To evaluate the frequency and outcome of liver transplantation for symptomatic, unresectable, benign hepatic neoplasms.
Presbyterian University Hospital, a tertiary care referral center for liver transplantation affiliated with the University of Pittsburgh (Pa).
All 3239 liver transplant recipients at the University of Pittsburgh from January 1981 until January 1993.
Twelve (0.37%) of 3239 patients required liver transplantation for benign, highly symptomatic hepatic neoplasms that were unresectable. Origins included adenoma (n=6), mesenchymal hamartoma (n=2), massive hepatic lymphangiomatosis (n=l), hilar fibrous angiodysplasia (n=1), focal nodular hyperplasia (n=1), and hemangioma (n=l). There were three perioperative deaths and two late deaths at 56 and 84 months. The remaining patients are alive, with follow-up ranging from 36 to 145 months. Median survival for the nine patients who survived the perioperative period is 88 months. The early deaths were attributable to hemorrhagic complications (n=2) and necrotizing pancreatitis (n=1). The two late deaths were due to disseminated aspergillosis and hepatitis-associated cirrhosis.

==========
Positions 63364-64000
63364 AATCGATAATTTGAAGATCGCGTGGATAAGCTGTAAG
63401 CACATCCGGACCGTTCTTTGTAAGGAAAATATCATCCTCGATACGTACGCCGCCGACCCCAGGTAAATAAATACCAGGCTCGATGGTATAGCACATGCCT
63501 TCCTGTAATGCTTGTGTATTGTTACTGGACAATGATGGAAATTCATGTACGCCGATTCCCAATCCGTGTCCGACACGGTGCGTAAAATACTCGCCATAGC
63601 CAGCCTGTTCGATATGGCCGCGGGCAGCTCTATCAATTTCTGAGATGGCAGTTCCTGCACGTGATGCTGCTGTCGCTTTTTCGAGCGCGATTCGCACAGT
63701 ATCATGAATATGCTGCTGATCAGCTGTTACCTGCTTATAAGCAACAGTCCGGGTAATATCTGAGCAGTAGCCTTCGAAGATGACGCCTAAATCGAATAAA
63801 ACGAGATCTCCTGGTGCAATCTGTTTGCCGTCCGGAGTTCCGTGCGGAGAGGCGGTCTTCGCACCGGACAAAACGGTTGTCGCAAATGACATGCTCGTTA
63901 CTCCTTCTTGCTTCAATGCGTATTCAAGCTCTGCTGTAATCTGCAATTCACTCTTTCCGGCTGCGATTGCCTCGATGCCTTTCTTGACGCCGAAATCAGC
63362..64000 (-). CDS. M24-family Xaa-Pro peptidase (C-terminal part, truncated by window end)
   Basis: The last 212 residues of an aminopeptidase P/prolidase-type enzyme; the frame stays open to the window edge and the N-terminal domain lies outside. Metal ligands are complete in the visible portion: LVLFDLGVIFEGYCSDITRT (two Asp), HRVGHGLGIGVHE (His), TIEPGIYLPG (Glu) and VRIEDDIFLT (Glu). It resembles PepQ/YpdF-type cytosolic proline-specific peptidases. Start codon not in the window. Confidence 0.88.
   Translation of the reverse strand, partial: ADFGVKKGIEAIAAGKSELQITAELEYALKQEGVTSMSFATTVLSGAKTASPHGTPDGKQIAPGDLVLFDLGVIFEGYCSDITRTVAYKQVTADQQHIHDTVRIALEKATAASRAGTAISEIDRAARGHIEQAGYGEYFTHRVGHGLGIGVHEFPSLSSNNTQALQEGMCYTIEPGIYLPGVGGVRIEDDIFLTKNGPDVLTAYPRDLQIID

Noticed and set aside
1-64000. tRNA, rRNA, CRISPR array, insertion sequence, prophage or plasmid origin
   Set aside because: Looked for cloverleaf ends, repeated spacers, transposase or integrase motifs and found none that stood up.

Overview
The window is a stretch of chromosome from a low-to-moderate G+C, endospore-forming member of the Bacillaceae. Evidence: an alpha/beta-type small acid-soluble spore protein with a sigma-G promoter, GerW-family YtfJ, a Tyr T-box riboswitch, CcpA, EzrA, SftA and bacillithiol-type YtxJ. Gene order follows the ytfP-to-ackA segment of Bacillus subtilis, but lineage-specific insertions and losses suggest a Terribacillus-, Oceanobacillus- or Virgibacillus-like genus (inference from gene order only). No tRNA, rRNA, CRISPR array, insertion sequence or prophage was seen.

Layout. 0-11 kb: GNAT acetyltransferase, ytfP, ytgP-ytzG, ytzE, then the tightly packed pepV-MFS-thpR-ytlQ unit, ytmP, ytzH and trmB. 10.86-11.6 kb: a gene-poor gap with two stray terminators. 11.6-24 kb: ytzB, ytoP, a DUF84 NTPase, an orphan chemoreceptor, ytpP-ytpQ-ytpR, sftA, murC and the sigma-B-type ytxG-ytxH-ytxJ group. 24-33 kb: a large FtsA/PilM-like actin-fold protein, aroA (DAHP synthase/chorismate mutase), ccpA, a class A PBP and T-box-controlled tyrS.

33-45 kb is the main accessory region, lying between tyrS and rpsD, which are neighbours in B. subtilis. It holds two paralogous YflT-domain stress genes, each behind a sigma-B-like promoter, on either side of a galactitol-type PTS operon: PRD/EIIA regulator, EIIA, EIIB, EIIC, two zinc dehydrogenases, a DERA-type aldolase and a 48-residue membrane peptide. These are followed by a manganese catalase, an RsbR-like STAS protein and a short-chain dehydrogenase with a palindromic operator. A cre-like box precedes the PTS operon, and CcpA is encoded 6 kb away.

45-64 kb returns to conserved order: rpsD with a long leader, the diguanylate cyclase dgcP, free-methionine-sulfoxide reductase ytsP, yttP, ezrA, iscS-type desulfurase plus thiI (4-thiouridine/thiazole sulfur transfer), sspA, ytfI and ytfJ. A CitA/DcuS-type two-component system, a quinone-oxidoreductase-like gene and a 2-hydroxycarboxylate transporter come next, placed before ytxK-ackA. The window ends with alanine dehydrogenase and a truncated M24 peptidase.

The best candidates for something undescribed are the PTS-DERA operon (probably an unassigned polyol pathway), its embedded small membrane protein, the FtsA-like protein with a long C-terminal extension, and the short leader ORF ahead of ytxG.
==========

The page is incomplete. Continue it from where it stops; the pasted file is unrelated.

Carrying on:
Patients with severe symptoms from benign hepatic neoplasms that are not resectable can be treated by total hepatectomy and orthotopic liver transplantation, with the expectation of good long-term results.(Arch Surg. 1995;130:153-156)